Bad Bedfellows: Avoiding Complicity in Human Rights Violations

December 13, 2011
  • Faris Natour

    Former Managing Director, Advisory Services, BSR

  • Peter Nestor

    Former Director, BSR

December 10 marked the 63rd annual Human Rights Day, and this year it provided a capstone to several important events in the human rights field. The year began with the Arab Spring and closed with the Occupy Movement—both invoking human rights principles as a basis for their platforms. In between, the United Nations endorsed John Ruggie’s Guiding Principles for Business and Human Rights, and the U.S. Supreme Court agreed for the first time to consider corporate liability for human rights violations. 

As we celebrate these developments on Human Rights Day, we should also reflect on the continuing challenges for business and human rights. Chief among these is the issue of “corporate complicity” in human rights violations. Companies are expected to avoid direct violations of human rights, but they are also expected to avoid complicity in violations committed by others.

But what does “complicity” mean in this context, and where is the line between legal and illegal activity? In this article, we unpack the meaning of corporate complicity from a legal perspective, as well as offer insights from the non-legal perspective in the court of public opinion. We also include examples of how companies and industries have avoided complicity in human rights violations, and end with four concrete actions companies can take to help mitigate the risk of complicity.

The Legal Perspective

Most human rights risks for multinational companies stem from instances of complicity rather than from the company’s direct impacts on human rights. For example, the right to be free from forced labor is more likely to be violated by a company’s suppliers than by the company itself. And the right to free expression may be infringed upon not by the company itself but by the way customers use the company’s product. Depending on the circumstances, companies could be held liable for complicity in these situations.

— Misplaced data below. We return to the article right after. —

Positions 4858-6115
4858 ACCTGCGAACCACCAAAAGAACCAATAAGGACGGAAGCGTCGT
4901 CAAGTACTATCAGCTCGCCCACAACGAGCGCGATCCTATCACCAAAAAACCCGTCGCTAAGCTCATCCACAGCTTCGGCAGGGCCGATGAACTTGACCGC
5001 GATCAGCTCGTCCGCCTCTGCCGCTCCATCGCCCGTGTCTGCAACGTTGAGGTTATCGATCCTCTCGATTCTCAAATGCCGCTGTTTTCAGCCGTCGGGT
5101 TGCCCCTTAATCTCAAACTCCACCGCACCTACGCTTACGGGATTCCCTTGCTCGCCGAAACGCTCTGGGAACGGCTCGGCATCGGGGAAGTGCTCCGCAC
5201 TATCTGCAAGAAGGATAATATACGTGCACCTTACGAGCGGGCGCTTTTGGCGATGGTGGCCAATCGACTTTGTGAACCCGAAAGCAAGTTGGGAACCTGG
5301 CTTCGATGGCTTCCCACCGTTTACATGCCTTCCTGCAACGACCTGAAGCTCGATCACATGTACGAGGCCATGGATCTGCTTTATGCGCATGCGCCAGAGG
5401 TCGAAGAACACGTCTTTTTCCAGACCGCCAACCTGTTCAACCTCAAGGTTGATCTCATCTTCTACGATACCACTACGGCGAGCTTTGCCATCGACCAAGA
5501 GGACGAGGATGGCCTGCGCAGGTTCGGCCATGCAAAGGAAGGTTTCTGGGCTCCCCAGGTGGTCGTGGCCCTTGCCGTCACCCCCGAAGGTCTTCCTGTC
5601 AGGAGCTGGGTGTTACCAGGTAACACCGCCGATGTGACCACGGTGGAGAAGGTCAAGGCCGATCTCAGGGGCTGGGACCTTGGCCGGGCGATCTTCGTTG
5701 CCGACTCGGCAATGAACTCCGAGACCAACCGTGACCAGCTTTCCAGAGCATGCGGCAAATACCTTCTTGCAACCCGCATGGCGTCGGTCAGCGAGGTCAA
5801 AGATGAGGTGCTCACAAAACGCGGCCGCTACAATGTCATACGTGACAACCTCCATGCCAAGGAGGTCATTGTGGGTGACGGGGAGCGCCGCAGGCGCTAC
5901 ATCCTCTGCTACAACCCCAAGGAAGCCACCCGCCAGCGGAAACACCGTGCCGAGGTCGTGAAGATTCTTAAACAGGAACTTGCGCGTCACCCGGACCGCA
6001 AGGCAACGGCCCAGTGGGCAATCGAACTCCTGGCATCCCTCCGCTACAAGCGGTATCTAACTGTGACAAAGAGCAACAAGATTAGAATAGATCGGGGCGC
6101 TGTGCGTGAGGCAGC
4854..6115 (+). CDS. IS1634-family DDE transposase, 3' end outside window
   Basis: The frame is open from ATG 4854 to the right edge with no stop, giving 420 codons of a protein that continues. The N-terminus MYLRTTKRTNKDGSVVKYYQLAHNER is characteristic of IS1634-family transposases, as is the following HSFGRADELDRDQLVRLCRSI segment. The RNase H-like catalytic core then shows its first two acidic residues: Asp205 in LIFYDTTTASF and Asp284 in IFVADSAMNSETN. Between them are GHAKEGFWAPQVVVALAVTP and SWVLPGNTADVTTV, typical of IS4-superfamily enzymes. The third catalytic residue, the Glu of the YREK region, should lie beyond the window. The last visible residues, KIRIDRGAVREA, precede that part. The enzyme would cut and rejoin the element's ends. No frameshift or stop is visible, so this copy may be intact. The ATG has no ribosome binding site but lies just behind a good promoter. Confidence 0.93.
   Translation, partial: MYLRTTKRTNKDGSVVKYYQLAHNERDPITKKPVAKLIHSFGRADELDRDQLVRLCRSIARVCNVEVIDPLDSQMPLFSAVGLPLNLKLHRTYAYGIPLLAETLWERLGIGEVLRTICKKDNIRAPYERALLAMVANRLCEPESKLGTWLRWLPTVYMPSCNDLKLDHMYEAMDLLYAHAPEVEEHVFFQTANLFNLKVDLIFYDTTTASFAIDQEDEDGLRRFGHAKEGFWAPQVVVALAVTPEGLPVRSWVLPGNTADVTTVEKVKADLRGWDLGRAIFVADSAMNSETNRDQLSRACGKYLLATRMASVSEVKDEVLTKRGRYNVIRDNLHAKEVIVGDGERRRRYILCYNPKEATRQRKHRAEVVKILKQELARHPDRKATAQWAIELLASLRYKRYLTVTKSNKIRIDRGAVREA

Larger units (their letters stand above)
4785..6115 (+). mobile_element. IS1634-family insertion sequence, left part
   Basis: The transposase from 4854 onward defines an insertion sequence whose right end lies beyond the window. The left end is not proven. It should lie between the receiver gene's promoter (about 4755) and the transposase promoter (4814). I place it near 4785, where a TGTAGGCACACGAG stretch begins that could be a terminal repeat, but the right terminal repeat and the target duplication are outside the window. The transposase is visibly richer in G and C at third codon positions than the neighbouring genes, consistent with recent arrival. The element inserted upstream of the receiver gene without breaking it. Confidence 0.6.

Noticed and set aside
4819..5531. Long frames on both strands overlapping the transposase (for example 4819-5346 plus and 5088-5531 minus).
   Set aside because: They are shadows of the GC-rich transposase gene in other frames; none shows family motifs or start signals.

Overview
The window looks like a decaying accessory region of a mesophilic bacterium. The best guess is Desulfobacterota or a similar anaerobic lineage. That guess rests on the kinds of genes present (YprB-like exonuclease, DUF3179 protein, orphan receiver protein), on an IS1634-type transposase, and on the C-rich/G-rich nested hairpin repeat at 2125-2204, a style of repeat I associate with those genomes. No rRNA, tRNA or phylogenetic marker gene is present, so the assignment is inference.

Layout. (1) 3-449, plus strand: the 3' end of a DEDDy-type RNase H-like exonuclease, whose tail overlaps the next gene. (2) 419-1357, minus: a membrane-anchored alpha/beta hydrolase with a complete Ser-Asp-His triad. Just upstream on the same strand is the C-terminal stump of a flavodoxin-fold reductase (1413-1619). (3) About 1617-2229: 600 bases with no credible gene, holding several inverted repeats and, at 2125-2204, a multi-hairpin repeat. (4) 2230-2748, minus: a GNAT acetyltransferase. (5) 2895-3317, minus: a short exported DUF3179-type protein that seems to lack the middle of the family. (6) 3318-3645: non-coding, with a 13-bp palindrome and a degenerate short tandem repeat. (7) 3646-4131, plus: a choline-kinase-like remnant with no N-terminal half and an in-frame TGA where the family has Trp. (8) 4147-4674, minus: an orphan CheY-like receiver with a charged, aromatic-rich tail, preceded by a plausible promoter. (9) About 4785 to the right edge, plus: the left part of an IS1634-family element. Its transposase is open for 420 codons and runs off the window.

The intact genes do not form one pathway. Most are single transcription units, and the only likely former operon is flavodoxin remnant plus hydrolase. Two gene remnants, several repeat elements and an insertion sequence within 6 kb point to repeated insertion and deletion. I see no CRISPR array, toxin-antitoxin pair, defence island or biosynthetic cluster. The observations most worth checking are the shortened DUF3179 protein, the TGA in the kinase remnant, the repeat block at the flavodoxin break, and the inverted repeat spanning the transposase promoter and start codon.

According to the UN Guiding Principles and other international legal documents, the definition of complicity is “knowingly providing practical assistance or encouragement that has a substantial effect on the commission of a crime.” The key word is “knowingly,” meaning that a company is complicit in human rights violations if it “knows” it is providing “assistance” to an actor, and the “substantial effect” of the assistance results in a human rights violation. Each of these terms—“knowingly,” “assistance,” and “substantial effect”—is defined broadly under international law.

Unfortunately, national laws do not always align with the international definition. In the United States, the standard for complicity requires “intent,” meaning the company would have to purposefully intend to assist in the commission of a human rights violation to be held liable. The “intent” standard is problematic because it’s too high—almost no company would be found liable for complicity. Several U.S. judges, noting the overwhelming support for the international “knowledge” standard, have encouraged future courts to adopt that standard instead of “intent.” The U.S. Supreme Court has not yet decided the issue but could tip its hat when it rules on the issue of corporate liability next year.

The Court of Public Opinion

In the non-legal corporate responsibility world, complicity is not subject to a clear definition and is often judged under looser standards in the court of public opinion. Ruggie, the former UN special representative for business and human rights, has stated that a company’s mere presence in a country where human rights abuses occur is not likely to amount to complicity in the legal sense, nor is complicity likely when a company merely benefits from an abuse without taking any specific action to assist in the abuse. However, the public may nonetheless assign blame to and demand action from the company in these cases, and the company may suffer damage to its reputation as a result. Ruggie contends that companies seeking to avoid the perception of complicity by the public should strive to identify and address instances of possible complicity—even if they don’t meet the legal definition—through human rights due diligence assessments.